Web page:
Let us know in the comments section below! We’d love to hear from you!


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PuzzleNation Product Review: ThinkFun’s Potato Pirates

[Note: I received a free copy of this game in exchange for a fair, unbiased review. Due diligence, full disclosure, and all that. Yada yada disclaimer.]

Most of ThinkFun‘s coding-based puzzle games are either solo endeavors or head-to-head races to complete tasks. Potato Pirates adds a marvelous new wrinkle, since 3 to 6 players are required to take to the high seas for some swashbuckling spudly fun!

Potato Pirates is a tactical game where players compete to outlast their opponents and become the most dominant potato pirate the world has ever known, a Dread Pirate Roberts of starchy goodness. You do so by either collecting all seven Potato King cards, or by eliminating every other player at the table.

Each player starts with two ships and twenty potato crew members, along with a hand of five cards. There are control cards, action cards, and surprise cards (along with the aforementioned Potato King cards).

The coding aspect of the game allows you to battle your fellow players. The control and action cards can be combined into commands that you program one round and activate the next in order to attack the other players.

Action cards indicate damage dealt to the potato crew of your target, while control cards indicate conditions for that action, like multipliers to cause more damage or how many ships you can target with one command. (Surprise cards can be played at any time, even when it’s not your turn.)

And that coding structure makes Potato Pirates more strategic and tactical than a lot of other card games where you can play any card at any time. Since you can code a command or modify a command on one turn, and have to wait for the next to activate it, you may leave yourself open to attack during that turn you spend coding.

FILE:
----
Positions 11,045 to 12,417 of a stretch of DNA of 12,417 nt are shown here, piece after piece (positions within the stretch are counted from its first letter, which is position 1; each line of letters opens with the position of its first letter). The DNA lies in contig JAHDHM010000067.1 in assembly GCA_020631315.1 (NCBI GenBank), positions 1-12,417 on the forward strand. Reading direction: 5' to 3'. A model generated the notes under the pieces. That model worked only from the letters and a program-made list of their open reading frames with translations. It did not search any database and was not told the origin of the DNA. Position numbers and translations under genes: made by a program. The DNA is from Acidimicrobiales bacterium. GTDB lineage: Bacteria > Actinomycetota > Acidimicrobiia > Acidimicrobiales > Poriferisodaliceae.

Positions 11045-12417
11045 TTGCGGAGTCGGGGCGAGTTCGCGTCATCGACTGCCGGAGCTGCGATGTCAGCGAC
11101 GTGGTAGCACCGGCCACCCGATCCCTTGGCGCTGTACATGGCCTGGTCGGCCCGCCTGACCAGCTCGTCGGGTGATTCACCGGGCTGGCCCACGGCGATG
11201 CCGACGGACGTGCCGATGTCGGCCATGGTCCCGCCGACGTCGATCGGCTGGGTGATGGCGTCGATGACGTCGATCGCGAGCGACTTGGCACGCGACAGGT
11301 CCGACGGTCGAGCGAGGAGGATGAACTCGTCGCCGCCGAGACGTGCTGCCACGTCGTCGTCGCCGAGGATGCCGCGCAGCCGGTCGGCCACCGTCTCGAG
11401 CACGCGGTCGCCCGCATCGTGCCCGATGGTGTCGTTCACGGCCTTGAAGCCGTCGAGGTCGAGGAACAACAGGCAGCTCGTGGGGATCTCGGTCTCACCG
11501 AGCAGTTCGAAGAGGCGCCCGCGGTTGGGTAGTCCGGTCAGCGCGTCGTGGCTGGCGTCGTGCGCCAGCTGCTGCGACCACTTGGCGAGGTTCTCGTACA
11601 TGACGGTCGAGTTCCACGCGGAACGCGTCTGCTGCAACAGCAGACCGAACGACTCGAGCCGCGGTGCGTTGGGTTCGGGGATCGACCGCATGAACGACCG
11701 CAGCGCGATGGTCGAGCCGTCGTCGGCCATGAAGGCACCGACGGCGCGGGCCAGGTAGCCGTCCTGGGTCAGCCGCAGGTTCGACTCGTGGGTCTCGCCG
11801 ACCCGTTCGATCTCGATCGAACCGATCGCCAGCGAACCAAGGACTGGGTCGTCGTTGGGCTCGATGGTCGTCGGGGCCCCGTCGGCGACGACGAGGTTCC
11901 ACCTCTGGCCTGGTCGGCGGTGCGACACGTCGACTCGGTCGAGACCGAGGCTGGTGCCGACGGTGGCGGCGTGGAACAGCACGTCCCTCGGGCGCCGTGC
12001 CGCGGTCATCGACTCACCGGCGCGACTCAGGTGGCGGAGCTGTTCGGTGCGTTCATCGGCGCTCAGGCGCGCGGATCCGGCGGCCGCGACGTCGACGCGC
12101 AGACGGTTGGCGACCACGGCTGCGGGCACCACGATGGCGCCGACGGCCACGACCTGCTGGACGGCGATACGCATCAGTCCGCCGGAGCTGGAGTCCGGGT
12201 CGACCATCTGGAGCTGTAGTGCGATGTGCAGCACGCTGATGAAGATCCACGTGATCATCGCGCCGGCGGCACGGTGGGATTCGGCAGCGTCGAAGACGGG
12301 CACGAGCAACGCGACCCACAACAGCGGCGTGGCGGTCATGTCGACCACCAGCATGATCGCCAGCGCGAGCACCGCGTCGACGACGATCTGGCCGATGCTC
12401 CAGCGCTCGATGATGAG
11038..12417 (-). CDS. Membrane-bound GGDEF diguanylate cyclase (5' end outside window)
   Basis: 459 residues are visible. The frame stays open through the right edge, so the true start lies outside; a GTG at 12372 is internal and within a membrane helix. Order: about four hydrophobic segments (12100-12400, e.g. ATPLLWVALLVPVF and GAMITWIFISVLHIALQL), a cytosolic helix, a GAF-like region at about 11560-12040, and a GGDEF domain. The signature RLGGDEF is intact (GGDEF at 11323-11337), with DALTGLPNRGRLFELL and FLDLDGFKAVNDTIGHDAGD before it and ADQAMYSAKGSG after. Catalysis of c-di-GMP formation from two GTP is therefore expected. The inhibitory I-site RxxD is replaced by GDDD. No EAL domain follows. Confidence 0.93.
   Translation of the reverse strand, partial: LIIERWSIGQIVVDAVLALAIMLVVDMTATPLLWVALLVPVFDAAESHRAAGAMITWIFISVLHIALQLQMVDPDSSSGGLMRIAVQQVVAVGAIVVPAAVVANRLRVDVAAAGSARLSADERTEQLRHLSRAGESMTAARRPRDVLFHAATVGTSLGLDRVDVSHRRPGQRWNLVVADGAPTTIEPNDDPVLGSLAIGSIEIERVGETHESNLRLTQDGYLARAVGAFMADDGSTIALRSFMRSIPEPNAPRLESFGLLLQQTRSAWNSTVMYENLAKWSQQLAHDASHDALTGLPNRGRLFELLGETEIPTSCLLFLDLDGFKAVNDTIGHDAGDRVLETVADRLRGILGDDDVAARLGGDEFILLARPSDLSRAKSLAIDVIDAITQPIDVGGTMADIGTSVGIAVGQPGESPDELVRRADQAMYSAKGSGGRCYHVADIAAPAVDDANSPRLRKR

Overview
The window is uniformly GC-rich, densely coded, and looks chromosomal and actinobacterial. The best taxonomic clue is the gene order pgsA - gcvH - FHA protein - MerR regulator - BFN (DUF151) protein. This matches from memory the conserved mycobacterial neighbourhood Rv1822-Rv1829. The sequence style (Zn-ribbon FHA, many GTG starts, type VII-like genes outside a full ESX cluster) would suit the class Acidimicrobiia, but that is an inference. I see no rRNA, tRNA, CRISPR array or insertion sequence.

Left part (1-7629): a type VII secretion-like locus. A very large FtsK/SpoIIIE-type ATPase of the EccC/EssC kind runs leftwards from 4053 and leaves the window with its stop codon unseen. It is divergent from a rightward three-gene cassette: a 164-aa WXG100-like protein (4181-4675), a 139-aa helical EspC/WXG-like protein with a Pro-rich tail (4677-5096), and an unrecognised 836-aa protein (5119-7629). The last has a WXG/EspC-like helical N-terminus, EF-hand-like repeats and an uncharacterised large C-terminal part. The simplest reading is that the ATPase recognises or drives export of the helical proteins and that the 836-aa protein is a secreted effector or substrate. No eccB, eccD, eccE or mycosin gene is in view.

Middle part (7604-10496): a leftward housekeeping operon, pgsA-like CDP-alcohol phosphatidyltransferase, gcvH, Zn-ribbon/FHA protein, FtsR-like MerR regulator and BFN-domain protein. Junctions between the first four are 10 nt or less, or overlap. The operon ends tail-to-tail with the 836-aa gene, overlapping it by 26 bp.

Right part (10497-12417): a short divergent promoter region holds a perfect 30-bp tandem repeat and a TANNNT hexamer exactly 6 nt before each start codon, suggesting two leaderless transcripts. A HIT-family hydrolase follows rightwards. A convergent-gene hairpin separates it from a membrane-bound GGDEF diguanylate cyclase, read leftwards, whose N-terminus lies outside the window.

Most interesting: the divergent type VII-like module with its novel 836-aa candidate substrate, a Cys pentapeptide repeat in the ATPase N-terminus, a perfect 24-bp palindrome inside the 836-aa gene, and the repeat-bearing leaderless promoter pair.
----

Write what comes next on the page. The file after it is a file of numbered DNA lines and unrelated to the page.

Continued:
An important thing to remember is that you code and deploy each ship separately, so since you have two ships to start, you can take the tactic of coding one ship while attacking with the other, and then switching during the next round, so you’re never totally on defense. (My fellow players and I immediately adopted this tactic, which lengthened the gameplay and made things slightly more frantic. That’s two big bonuses for this game.)

[Two commands in progress. The first is ready to go next round, the second is currently attacking this round.]

Since players burn through the coding cards so quickly, reshuffling the deck can slow things down from time to time, but otherwise, the game is nicely designed, and once you’ve read and played around with the control cards for a little while, the concepts become second nature to you and you can really start plotting some devious attacks on the other potato buccaneers at the table.

Oh, and speaking of, making the little potato pirates balls of fuzz is both an adorable aesthetic choice and a kid-friendly way to make the game approachable for young players. Leading off with cards and coding can be a bit daunting, but once they’re divvying up their potato pirates across different ships (with delightful punny names), younger players are hooked.